The variant has been detected in 20 people in 11 states so far, CNBC is reporting this morning. Caess have been detected inCalifornia, Colorado, Hawaii, Minnesota, New York, Maryland, Minnesota, Missouri, Nebraska, Pennsylvania, and Utah.
In pre-print published Thursday (Dec. 2) on medRxiv, a team of South African researchers led Juliet R.C. Pulliam reported that omicron variant can evade immunity from prior infection. They identified 35,670 suspected reinfections among 2,796,982 individuals with laboratory-confirmed SARS-CoV-2 who had a positive test result at least 90 days prior to Nov. 27,2021.
The researchers said it is still an open question whether the variant can get by immunological defenses primed by vaccination.
Here are the exact words in the conclusion of their abstract: “Population-level evidence suggests that the Omicron variant is associated with substantial ability to evade immunity from prior infection. In contrast, there is no population-wide epidemiological evidence of immune escape associated with the Beta or Delta variants. This finding has important implications for public health planning, particularly in countries like South Africa with high rates of immunity from prior infection. Urgent questions remain regarding whether Omicron is also able to evade vaccine-induced immunity and the potential implications of reduced immunity to infection on protection against severe disease and death.”
Research published on medRxiv has not been peer reviewed, so it comes with a blanket proviso that it is preliminary and subject to change.
President Biden announced in his press briefing at the National Institutes of Health on Thursday (Dec.2) that private health insurers will have to cover at-home COVID-19 states. The at-home tests include Abbott’s BinaxNOW, Ellume’s Covid-19 Home Test, and Quidel’s QuickVue. The administration is also gearing up to make the tests available at community health centers and rural health clinics. But one of the biggest problems is that the demand for the tests is overwhelming the limited supply.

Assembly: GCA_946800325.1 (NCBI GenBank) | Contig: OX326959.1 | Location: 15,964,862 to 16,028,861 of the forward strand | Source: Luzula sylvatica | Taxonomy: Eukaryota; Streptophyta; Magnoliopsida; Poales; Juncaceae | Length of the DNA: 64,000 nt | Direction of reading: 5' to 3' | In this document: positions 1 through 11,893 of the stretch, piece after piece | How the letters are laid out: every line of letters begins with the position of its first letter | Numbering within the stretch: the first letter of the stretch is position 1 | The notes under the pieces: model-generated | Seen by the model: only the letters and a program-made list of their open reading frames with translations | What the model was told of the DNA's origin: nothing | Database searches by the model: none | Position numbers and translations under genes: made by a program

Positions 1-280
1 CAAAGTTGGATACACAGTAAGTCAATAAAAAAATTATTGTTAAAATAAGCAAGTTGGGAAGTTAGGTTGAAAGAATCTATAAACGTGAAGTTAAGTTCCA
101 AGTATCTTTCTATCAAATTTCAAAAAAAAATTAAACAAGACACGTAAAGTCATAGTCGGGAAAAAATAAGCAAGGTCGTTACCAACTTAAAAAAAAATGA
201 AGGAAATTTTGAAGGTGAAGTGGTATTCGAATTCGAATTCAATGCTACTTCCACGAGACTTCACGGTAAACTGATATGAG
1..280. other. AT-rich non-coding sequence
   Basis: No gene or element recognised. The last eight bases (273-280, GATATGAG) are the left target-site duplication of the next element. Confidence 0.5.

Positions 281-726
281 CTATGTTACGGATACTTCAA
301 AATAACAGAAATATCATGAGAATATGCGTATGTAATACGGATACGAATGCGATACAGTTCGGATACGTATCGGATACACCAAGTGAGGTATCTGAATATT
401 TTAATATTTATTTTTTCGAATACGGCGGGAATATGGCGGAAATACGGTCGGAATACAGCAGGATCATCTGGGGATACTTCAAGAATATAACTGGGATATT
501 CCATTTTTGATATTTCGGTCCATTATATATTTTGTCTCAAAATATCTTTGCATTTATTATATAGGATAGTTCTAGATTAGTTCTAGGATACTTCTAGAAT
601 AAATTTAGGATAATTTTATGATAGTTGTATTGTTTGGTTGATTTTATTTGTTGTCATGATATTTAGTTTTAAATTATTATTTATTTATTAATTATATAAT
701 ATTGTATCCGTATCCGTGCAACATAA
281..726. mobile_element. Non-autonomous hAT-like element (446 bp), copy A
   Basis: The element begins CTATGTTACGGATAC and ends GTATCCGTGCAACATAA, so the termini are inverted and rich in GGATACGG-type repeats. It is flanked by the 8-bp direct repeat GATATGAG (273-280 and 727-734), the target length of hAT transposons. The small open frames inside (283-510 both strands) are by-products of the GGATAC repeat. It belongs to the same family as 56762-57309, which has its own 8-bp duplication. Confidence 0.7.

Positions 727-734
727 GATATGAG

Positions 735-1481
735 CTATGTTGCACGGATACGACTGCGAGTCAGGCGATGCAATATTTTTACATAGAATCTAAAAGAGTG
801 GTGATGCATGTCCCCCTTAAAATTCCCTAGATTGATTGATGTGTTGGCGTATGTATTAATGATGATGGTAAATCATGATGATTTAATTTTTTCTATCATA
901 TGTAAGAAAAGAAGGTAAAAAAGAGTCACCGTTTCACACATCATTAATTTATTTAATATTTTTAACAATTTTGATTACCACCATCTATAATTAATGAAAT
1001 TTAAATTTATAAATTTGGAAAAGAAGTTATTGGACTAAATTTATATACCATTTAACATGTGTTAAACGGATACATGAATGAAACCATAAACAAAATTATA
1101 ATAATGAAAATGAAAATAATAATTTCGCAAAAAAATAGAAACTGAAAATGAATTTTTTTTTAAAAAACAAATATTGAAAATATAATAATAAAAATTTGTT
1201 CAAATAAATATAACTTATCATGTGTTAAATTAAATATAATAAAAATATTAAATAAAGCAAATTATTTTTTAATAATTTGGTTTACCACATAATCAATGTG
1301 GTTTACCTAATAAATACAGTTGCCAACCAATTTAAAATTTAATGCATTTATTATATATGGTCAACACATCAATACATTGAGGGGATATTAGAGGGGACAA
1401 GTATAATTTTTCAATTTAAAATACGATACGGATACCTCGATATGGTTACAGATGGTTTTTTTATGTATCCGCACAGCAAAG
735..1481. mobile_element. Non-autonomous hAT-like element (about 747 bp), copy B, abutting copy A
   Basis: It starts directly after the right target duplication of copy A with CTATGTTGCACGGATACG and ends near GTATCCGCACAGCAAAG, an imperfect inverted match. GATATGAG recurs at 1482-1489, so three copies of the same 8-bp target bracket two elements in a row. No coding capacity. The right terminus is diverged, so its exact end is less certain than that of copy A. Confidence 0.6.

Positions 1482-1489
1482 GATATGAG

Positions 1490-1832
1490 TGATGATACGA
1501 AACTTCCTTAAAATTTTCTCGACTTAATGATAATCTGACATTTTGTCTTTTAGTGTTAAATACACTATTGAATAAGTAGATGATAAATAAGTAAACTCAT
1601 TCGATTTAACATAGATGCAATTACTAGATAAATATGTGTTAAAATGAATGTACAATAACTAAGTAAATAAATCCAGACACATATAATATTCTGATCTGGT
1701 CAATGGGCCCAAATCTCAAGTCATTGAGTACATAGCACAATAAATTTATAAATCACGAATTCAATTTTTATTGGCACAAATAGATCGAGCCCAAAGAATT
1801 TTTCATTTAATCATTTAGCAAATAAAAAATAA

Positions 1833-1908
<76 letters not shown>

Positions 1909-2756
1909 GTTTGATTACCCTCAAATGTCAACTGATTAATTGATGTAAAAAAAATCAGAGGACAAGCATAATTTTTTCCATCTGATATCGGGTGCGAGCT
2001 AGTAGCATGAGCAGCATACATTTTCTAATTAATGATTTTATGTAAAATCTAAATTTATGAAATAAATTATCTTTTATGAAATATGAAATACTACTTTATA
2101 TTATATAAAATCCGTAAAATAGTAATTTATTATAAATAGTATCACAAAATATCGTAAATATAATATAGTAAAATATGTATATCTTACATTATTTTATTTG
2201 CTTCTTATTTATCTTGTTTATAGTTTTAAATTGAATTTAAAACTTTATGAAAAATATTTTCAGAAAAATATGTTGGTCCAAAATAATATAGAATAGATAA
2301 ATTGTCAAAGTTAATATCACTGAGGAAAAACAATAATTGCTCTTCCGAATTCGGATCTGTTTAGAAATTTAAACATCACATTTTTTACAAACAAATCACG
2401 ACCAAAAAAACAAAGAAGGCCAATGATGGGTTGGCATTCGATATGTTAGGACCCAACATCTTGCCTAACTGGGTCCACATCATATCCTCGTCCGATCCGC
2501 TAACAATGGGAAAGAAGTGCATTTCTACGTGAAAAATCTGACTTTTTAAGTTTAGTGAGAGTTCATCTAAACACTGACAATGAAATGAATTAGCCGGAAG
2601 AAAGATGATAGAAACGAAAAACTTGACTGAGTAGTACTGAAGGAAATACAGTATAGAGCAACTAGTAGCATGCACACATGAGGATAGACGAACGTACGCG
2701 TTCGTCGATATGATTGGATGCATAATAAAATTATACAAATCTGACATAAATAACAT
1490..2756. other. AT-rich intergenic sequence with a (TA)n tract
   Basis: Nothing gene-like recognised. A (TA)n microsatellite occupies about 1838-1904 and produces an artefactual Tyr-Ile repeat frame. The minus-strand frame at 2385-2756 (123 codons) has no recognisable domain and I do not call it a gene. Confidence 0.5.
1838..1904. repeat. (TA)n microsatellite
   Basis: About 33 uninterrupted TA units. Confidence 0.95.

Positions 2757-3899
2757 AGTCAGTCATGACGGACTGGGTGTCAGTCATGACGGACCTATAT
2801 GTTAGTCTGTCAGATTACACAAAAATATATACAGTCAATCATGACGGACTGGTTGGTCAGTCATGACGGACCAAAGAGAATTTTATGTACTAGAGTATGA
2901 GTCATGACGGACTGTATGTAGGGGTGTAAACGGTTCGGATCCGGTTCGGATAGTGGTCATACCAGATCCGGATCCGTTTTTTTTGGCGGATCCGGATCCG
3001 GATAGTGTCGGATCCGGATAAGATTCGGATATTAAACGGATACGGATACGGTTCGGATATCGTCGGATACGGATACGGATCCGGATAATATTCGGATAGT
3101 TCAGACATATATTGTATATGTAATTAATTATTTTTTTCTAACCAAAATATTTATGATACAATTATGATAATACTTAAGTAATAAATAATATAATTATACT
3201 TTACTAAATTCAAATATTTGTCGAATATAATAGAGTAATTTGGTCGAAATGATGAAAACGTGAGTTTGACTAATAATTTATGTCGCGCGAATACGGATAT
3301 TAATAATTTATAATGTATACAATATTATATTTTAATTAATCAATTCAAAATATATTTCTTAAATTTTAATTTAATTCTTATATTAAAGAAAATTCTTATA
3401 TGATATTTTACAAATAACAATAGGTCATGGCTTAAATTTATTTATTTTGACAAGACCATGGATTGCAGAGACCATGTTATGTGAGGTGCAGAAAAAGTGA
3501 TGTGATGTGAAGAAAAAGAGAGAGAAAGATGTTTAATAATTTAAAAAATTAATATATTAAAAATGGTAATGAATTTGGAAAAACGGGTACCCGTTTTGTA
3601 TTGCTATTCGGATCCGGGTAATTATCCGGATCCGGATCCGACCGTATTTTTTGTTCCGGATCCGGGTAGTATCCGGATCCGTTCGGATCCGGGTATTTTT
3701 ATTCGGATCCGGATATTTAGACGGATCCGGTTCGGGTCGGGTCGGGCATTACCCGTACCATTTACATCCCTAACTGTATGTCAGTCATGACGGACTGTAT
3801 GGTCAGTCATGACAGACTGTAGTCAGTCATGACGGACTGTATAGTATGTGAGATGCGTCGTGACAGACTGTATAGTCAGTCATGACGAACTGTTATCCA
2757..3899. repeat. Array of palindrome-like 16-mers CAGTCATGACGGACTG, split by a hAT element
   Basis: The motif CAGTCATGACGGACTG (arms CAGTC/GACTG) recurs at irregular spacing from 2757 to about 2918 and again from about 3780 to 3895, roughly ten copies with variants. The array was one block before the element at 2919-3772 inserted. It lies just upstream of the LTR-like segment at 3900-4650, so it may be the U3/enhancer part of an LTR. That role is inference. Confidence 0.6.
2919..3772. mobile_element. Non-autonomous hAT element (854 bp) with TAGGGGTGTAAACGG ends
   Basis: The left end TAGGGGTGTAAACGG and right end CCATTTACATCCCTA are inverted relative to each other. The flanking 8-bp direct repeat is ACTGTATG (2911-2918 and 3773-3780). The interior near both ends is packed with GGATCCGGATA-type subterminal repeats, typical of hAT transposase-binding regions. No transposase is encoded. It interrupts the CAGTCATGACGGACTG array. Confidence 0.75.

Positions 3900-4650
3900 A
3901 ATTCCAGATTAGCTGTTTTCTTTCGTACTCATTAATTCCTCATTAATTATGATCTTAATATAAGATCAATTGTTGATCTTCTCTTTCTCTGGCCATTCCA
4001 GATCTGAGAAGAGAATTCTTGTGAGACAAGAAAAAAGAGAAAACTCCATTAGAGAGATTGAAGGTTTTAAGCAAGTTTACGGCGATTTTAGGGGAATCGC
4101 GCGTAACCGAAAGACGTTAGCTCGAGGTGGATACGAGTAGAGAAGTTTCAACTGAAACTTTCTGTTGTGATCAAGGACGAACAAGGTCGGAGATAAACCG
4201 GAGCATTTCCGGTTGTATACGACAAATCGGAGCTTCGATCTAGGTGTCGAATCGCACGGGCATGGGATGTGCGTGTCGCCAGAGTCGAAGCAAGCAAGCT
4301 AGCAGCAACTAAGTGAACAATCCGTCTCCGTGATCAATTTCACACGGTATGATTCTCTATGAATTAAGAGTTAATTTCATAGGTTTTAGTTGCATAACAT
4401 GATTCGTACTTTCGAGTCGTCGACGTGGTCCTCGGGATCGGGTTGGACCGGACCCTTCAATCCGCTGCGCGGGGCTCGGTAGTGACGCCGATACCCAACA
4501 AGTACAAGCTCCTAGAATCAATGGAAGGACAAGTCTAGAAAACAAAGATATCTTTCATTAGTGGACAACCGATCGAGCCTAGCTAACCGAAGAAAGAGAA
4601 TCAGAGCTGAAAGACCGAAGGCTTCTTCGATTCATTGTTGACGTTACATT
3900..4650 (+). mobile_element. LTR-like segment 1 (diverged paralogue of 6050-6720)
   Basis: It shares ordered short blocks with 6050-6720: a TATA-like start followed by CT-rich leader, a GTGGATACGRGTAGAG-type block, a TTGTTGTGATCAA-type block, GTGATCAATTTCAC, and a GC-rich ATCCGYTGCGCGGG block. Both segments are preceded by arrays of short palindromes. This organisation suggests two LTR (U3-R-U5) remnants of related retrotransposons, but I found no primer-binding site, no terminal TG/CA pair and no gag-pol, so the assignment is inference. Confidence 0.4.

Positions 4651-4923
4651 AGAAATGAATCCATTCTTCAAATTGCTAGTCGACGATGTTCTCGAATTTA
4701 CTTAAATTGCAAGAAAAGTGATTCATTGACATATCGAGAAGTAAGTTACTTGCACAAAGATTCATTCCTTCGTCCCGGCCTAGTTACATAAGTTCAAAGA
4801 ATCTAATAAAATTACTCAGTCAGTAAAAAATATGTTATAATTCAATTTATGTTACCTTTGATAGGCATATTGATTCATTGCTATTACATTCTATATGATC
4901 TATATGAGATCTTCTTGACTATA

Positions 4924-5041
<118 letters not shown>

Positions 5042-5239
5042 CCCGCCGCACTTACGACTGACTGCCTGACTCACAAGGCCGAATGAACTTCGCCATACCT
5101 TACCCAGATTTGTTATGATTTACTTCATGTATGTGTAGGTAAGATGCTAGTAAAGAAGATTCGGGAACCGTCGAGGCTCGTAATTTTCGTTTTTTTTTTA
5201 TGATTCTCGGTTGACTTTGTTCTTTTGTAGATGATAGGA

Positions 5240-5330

CDC Director Rochelle Walensky said on Tuesday (Nov. 30) that federal health authorities are not changing the definition of “fully vaccinated” to include a booster shot yet. The current definition is vaccination with two doses of the Pfizer or Moderna vaccines or a single dose of the Johnson & Johnson vaccine.
But Walensky left the door ajar for revising the definition: “As that science evolves, we will look at whether we need to update our definition of ‘fully vaccinated,’” she said, according to Kaiser Health News.
Ashish Jha, M.D., M.P.H., dean of the Brown University School of Public Health, has become a leading voice on the pandemic. In an interview with Newsmax, the conservative media outlet yesterday (Dec. 3) morning, Jha said omicron variant had not changed the public health advice: “People should get vaccinated,” he said during a morning show interviews. “If you have been previously infected and recovered you should still get vaccinated because the evidence suggests that hybrid immunity of someone who has been previously infected and gets vaccinated is really the best of all. I think people six months out should get a booster. That to me is the evidence of what it is going to take as the primary way we are going to get out of this pandemic. We’ll see what omicron throws at us. But I don’t think it is going to change the game.”